The G. M. M. wanted to keep Skeevers and the general manager apart for that one day - he didn't intend to spring the petition until his superior was well on his way to the Far East - so he steered into the boiler shop first. In going from the boiler shop to the main shop they went through the wing used as a bolt room.

"Great guns!" said the G. M. "What are all those stacks of bolts for?"

"What bolts are them, there?" asked the Old Man of Mike Daly, the "straw-boss" who ran the first machine.

"The bridge department, sorr!"

"Why, Massey, you told me you couldn't do all your own bolt cutting, and asked for a new machine not three months ago - I sent track work out on account of it. How many bolts of your own are you cutting now?"

"I haven't the figures with me. I'll look it up."

Mike answered for him.

"The same as ivver, sorr. We used to be workin' overtoime to do it before that man Skeevers came; but he do be the roarin' divil for doin' things. First, he makes them little pumps to kape squirtin' ile all the time and does away wid the squirt can entoirely; then up he hops the speed av the cutters, an' no more do we git used to that than up he hops it again. Wan av thim machines would be oidle now but for the bridge work as he took away from Davis - and mad enough he is about it."

"Skeevers is a wheel horse, ain't he, John?" said the Old Man - but Massey was busy looking at a piece of iron.

When the general manager opened the door to the main shop, he stopped short and exclaimed:

"Holy Moses!"

Skeevers had every machine tool in the place painted white; they were clean, and the light fell in dark places heretofore unknown except to gloom.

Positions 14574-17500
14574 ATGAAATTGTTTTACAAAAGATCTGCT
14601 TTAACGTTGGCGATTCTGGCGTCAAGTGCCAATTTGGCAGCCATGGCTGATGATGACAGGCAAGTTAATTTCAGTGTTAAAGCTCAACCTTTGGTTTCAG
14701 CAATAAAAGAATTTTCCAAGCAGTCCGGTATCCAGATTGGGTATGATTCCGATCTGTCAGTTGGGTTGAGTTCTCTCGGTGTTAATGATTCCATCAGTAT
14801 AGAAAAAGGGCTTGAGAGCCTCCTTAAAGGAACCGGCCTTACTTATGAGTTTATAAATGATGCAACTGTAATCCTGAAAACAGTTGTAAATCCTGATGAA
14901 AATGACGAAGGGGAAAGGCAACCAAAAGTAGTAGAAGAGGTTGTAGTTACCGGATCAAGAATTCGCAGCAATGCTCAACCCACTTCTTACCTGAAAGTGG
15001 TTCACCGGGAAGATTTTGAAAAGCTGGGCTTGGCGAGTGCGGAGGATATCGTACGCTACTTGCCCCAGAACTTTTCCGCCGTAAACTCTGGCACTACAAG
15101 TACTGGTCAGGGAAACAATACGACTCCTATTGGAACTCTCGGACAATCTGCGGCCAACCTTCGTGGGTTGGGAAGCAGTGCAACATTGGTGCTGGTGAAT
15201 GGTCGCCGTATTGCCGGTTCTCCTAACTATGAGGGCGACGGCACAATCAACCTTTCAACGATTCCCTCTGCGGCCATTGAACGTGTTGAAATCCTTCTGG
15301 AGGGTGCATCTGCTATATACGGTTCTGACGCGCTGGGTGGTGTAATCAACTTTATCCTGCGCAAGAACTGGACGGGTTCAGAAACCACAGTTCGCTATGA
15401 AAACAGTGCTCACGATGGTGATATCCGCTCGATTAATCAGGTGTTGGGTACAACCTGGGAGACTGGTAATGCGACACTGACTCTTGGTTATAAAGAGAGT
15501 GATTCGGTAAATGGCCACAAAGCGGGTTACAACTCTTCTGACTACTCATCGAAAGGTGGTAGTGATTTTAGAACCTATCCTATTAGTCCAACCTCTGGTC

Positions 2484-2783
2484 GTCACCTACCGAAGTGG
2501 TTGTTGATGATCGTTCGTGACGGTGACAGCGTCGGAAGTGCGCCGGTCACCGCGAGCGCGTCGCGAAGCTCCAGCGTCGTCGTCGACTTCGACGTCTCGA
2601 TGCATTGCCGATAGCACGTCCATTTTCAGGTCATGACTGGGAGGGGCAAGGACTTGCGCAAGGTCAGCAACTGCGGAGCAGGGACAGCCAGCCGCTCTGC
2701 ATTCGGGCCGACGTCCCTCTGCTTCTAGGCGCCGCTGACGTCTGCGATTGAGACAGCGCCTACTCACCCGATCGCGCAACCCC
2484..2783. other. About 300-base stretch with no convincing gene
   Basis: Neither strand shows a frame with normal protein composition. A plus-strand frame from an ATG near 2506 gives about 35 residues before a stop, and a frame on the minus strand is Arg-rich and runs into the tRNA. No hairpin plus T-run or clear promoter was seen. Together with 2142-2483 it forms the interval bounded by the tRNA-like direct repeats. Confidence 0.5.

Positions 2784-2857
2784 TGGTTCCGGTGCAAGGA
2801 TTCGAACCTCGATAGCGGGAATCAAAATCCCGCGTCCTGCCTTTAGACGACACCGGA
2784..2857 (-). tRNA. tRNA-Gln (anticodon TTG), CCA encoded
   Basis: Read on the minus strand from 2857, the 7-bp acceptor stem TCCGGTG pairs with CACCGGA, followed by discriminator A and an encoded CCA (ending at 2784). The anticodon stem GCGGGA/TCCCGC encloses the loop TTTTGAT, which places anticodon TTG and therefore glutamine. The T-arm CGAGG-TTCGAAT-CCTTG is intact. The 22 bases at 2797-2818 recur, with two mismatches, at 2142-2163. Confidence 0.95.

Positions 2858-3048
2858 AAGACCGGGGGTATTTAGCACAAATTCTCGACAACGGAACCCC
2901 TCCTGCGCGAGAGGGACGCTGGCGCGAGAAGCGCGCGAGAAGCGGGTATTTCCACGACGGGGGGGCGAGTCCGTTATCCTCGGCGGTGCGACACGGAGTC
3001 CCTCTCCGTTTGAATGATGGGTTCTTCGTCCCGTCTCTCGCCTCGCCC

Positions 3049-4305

The Old Man looked around admiringly.

"It's a parlor, John; neat as a pin; now, if you'd a' asked me if you could paint them tools white, I'd said 'No,' and thought you was crazy to boot, but when it's done a fellow sees it's just the right thing. Bet you a hat the Midland will paint their tools white inside 0' six months; everybody will. It's great."

"Here's Skeevers," he continued, as that worthy showed up at the side entrance, and stopped to speak to a man on the axle lathe. "Skeevers, this here ghost show is great - I approve of it, in red ink - but, say, what are you cutting that old axle in two for?"

"An object lesson."

"Good enough; it's like a conundrum, though. I give it up; where's the lesson?"

"It isn't ready yet, but I might say that this axle is one that broke under the '18's' tender last week; a clean break, you see, but looks as if the iron was crystallized. I have cut half a dozen axles and seven or eight broken pistons in two and etched the surface with acids, to see if I could find out what made them break, or rather prove what breaks them. I know already, I think."

"Well, I expect it's bad material; these damn supply houses are getting worse and worse."

"But, Mr. Wider, this and all my samples are 'our own' best selected scrap material and finished in our own forge shop."

"That's curious; nothing better than selected scrap, is there, John?"

John nodded assent.

"Of course, I know both of you won't like to hear this; but it's my opinion that all our trouble with broken axles, crank pins and pistons comes from the sole and simple reason that we make the material ourselves."

"The devil you do."